Illinois Governor Looks Into Hiring of Burris' Son
The hiring of Burris II as senior counsel for the Illinois Housing Development Authority came six weeks after the Internal Revenue Service slapped him with a $34,163 tax lien and three weeks after a mortgage company filed a foreclosure lawsuit on his Chicago home.
Thursday, February 26, 2009
SPRINGFIELD, Ill. - Gov. Pat Quinn is reviewing how the son of embattled Sen. Roland Burris got a state job as a housing-agency lawyer under ousted Gov. Rod Blagojevich's administration, just weeks after he landed in tax and foreclosure trouble.
The Chicago Sun-Times reported in Thursday editions that the September hiring of Burris II as senior counsel for the Illinois Housing Development Authority came six weeks after the Internal Revenue Service slapped him with a $34,163 tax lien and three weeks after a mortgage company filed a foreclosure lawsuit on his Chicago home.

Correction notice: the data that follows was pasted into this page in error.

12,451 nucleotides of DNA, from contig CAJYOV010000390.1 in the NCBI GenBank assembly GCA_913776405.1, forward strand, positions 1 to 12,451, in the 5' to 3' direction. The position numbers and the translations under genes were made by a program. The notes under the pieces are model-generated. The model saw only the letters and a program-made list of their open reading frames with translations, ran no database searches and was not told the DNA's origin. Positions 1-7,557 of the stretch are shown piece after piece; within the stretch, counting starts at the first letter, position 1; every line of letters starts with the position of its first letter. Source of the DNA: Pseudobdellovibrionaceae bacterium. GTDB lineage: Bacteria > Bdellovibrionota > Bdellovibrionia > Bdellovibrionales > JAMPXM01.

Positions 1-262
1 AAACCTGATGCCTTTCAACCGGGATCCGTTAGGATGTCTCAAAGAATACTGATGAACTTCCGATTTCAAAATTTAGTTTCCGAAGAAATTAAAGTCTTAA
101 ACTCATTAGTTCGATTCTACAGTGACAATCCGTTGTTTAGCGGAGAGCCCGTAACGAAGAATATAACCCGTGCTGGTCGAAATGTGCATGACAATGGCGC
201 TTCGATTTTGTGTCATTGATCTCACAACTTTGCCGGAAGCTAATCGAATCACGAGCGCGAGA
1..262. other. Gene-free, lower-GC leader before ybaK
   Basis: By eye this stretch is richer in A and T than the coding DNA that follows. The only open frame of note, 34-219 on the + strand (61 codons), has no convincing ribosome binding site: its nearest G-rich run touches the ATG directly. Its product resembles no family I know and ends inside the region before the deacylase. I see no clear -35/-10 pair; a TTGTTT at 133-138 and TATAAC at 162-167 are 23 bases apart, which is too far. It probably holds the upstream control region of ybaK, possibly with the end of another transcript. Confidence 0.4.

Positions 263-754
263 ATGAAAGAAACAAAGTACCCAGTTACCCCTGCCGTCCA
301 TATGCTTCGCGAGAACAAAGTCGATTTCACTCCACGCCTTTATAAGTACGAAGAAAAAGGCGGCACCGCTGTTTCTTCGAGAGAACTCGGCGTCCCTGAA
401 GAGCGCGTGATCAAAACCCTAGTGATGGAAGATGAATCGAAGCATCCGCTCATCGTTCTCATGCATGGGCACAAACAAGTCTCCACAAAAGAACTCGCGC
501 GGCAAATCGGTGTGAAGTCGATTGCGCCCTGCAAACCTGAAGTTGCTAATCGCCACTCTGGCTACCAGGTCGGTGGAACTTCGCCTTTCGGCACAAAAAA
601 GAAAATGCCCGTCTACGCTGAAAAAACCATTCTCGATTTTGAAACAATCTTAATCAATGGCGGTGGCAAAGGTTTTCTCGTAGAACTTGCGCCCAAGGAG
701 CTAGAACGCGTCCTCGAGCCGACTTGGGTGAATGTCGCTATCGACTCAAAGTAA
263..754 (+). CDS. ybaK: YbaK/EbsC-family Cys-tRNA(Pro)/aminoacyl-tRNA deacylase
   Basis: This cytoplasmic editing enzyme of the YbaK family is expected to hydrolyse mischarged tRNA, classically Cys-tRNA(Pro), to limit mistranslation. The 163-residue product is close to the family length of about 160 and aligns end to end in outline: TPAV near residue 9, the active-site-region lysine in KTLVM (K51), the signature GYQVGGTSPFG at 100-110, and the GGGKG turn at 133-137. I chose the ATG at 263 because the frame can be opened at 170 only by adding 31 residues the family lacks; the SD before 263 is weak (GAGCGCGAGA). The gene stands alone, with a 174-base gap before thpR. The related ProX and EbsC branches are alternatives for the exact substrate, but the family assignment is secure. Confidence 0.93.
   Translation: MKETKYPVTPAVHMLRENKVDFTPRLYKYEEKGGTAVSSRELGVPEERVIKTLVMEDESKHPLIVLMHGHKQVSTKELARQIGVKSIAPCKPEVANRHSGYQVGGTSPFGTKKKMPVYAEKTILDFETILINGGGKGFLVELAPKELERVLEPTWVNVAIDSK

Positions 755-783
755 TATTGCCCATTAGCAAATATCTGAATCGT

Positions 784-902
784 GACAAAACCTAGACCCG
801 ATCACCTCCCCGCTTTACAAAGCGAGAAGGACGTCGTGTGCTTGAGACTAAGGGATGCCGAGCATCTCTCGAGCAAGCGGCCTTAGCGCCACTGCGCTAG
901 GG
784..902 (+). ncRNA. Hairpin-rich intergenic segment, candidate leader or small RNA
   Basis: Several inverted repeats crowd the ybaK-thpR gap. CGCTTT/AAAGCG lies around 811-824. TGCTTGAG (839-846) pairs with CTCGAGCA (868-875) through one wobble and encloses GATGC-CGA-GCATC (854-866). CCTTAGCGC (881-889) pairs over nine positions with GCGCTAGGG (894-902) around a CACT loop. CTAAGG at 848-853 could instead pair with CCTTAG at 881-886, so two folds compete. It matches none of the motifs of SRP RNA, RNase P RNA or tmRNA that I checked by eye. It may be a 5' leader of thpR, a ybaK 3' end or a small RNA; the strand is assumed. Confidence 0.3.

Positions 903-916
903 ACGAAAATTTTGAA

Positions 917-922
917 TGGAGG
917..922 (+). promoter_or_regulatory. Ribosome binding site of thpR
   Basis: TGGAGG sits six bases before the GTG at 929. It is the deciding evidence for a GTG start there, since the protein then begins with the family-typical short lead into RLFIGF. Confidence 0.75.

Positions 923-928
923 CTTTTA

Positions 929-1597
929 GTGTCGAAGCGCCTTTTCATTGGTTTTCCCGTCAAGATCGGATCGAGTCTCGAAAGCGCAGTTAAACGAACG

Quinn said Thursday that his office is reviewing how Burris' son got the job to "make sure everything is right and proper."
"I think the matter deserves serious review, and quickly," he said.
Quinn noted that the housing authority makes its own hiring decisions, but he said he might have some recommendations to make after looking into the issue.
The Housing Authority oversees mortgage programs for low-income home buyers and anti-foreclosure initiatives.
Authority spokeswoman Rebecca Boykin told the Sun-Times that Burris II was given the $75,000-a-year job based on his qualifications and in response to a published job posting.
The senator is fending off calls for his resignation because of conflicting testimony he provided the state House panel that drafted impeachment charges against Blagojevich.
Sen. Burris' spokesman referred questions to Burris lawyer Timothy Wright III, who declined to comment. A message left for Roland Burris II at his office was not immediately returned.
Quinn spokesman Bob Reed said that even before the hiring of Burris' son was reported, the governor's top lawyer and chief of staff had launched a review of attorneys at all state agencies to make sure they're all capable. He would not say whether the administration is checking the performance of other kinds of staffers.